comment by kierangreig ·
2021-12-23T21:47:48.132Z · EA(p) · GW(p)
First, I think this is a really good flag on an important issue and a great first post :)
As others mentioned CIWF have a good Octopus farming report highlighting the terrible consequences for animal welfare (underrated but I believe that Octopus could live 2-3 years in these conditions). I believe CIWF also presented the report to the Animal Welfare Intergroup of the European Parliament! They have also written to various places (governments, governors etc.) trying to have the practice outlawed or shut down.
Specifically within some of the key countries in Europe for this, namely Spain and Italy, Equalia and Essere Animali respectively might have interest in working on this. Though so far I am unsure how much either have worked on this.
However, I guess I’d say prospects for nipping this in the bud from a legislative perspective seem unclear to me. As in, say a country like Spain outlaws the practice of farming octopus (which in itself may be pretty unlikely), then I think a big multinational company like Nueva Pescanova (the company claiming to start the first commercial octopus farm) perhaps just goes to some other country they work in (and they are present in 20ish).
Further, research labs all over the world (US included) continue to chip away at farming octopus. And if one of the big seafood/fish farming countries in east asia (think Japan and/or China) takes up the helm, which they may as they have both big seafood companies and big domestic markets for octopus, I am really not sure we have the political power there yet (or will for some time) to try and nip it in the bud there.
A line of reasoning that I am maybe a bit more optimistic about is that perhaps we can nip this one in the bud from a capital perspective?
Nueva Pescanova (the company claiming they’ll be selling farmed octopus in 2023) has some seemingly poor financials. They went through a debt equity swap earlier this year and had basically declared bankruptcy and then restructured in ~2015.
They are reportedly planning to invest over 50M euro to create the farm. The farm will produce 2400 tonnes of finished product annually. The wholesale price for the wild type of this octopus product is ~11,000 euro/tonne (p.13). If that is the wholesale price, it gives ~26M euro turnover a year. I think it also takes more than a year to raise octopuses to be adults so they may not see that for 2-3 years, so maybe that should be modelled as being time discounted.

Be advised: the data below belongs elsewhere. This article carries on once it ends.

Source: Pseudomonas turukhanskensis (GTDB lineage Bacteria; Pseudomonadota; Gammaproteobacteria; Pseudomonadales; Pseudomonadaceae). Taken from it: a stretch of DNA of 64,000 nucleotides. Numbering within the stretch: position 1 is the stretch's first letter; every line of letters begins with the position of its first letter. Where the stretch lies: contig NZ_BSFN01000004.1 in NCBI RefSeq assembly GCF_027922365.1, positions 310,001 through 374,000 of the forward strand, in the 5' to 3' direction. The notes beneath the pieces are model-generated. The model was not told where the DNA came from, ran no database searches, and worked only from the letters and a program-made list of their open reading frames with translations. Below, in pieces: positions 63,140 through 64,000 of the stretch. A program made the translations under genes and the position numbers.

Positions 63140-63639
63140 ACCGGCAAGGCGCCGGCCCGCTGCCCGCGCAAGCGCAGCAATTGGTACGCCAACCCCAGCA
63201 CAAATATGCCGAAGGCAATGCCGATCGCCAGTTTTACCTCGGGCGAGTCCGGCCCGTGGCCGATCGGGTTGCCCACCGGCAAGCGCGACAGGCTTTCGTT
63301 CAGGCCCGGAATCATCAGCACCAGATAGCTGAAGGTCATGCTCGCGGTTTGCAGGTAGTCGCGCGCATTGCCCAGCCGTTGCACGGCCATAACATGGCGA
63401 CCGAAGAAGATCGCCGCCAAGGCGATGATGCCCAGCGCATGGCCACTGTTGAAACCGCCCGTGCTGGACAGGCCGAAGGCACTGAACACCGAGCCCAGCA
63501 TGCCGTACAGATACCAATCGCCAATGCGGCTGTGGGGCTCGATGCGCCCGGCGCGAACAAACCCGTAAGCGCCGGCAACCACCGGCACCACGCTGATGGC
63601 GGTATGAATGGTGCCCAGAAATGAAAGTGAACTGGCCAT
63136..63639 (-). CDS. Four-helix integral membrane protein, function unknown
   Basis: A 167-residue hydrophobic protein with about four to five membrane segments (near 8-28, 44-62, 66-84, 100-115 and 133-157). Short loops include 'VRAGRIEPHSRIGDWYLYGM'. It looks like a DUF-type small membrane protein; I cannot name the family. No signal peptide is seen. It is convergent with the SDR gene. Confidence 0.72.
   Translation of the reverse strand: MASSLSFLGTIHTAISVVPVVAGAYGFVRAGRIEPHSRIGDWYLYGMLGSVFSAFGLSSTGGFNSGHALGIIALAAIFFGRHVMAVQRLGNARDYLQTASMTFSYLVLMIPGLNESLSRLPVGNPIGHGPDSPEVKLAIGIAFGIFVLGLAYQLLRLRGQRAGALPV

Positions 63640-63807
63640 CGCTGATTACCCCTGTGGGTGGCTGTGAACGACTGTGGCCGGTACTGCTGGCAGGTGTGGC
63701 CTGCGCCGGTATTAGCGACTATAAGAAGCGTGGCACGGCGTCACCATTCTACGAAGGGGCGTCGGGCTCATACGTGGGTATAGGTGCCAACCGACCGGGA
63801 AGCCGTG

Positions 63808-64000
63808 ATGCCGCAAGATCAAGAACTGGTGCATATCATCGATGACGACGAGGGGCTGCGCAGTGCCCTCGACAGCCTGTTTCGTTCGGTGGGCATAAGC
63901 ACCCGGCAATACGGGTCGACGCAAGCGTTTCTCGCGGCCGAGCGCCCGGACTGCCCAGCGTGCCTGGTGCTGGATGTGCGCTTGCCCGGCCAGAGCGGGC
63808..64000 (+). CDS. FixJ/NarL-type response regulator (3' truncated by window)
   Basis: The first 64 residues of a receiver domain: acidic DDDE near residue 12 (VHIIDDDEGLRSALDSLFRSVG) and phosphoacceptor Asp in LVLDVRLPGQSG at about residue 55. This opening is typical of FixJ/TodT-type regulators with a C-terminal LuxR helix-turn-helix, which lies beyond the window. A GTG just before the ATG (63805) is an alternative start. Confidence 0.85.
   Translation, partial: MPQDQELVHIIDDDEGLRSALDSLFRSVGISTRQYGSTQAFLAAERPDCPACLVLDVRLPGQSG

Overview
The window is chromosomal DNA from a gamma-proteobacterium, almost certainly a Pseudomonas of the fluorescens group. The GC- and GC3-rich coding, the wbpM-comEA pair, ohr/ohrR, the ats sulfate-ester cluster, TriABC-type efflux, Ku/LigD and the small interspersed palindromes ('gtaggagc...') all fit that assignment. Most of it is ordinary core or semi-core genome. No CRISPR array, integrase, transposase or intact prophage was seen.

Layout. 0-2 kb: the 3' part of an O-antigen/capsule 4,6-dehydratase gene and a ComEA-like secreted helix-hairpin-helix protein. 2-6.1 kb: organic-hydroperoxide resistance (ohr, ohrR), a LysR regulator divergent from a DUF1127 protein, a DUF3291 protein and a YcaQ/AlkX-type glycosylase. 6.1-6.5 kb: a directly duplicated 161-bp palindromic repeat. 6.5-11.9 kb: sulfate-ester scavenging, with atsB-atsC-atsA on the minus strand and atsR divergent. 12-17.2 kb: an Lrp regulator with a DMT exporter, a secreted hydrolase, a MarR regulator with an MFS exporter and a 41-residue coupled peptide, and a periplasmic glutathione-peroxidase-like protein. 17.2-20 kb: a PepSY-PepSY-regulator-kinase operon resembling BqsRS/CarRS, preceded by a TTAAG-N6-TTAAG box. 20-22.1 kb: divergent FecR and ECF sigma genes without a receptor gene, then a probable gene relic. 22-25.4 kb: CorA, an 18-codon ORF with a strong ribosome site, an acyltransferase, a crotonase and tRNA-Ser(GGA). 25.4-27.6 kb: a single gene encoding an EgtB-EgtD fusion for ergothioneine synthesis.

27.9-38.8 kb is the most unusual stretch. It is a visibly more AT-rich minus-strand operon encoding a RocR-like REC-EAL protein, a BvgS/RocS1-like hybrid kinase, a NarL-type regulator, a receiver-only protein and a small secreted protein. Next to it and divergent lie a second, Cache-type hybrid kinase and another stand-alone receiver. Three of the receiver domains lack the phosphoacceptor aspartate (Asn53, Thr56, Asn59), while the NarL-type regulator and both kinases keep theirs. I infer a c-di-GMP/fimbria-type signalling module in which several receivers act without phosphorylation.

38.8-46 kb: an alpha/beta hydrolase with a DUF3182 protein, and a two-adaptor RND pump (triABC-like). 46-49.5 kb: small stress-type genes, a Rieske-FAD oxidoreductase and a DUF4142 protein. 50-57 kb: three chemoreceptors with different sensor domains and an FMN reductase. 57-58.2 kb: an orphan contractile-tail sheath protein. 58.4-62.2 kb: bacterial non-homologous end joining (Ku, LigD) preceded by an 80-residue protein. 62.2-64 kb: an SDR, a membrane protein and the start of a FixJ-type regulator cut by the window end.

Then the running costs for the port facility would involve reportedly employing 450 staff (at ~20k euro each that would come to 9M euro/year). It will also take the equivalent of at least something like a few tonne’s of fishmeal per tonne of octopus (fishmeal at ~1250 euro per tonne) and would guess they have to use feed somewhat more expensive for octopus. Electricity sounds like a big factor too given they wanted to go ahead with the farm in the canary islands (rather than having the farm in Galicia, Spain the companies, headquarters, they looked to the canary islands because the electricity bill there would not be excessive). So might I’d tentatively guess they could be looking at millions of dollars per production cycle in electricity costs.
All that is probably why they are seeking a grant from the EU to fund this first farm. Otherwise they could be looking at least several years until getting a positive ROI on it. So I think that could be a good thing to target efforts against, as if the EU doesn’t offer funding, plausibly this farm doesn’t go ahead. But maybe Nueva Pescanova would just go ahead with it anyway though, and just absorb some greater initial losses though.
Same food for thought at least! I guess would be curious to find groups who might want to target that capital side of it now. Replies from: Lizka, Jamie_Harris
↑ comment by Jamie_Harris ·
2021-12-26T21:22:53.993Z · EA(p) · GW(p)
Some of your thinking and estimates here seem reasonable and useful! I just want to pick up on one small subsection that surprised me:
"As in, say a country like Spain outlaws the practice of farming octopus (which in itself may be pretty unlikely), then I think a big multinational company like Nueva Pescanova (the company claiming to start the first commercial octopus farm) perhaps just goes to some other country they work in (and they are present in 20ish). "
Why did this surprise me / why are our intuitions different?
I think there might be some difference in optimism about the value of legislation.
I expect that preventative action is much more tractable than retrospective action to abolish an industry that has already been developed. E.g. see "It is probably easier to abolish a practice through legislation if that practice is not in regular use" here: https://www.sentienceinstitute.org/death-penalty#the-causes-of-legislative-change . So challenging the first example of an unusually negative (and/or unusually unpopular) practice seems especially important. If fighting this specific company encourages a battle that spirals across several countries and results in legislation in several places but fails to stop this specific company farming octopus somewhere then I imagine I would consider that to be a major victory.
Relatedly, I have in my head a model where anti octopus farming legislation in one country makes anti octopus farming legislation in another. E.g. see "Once influential international bodies adopt a value, they may exert pressure on institutions in other parts of the world to adopt the same value" at the same link as above.
Alternatively, maybe it's because you're focusing on helping the octopuses in question in this specific farm. Whereas my concern is not: "(how) can we prevent Nueva Pescanova farming and selling 3,000 tons of farmed octopus per year," but "(how) can we prevent (octopus) farming?"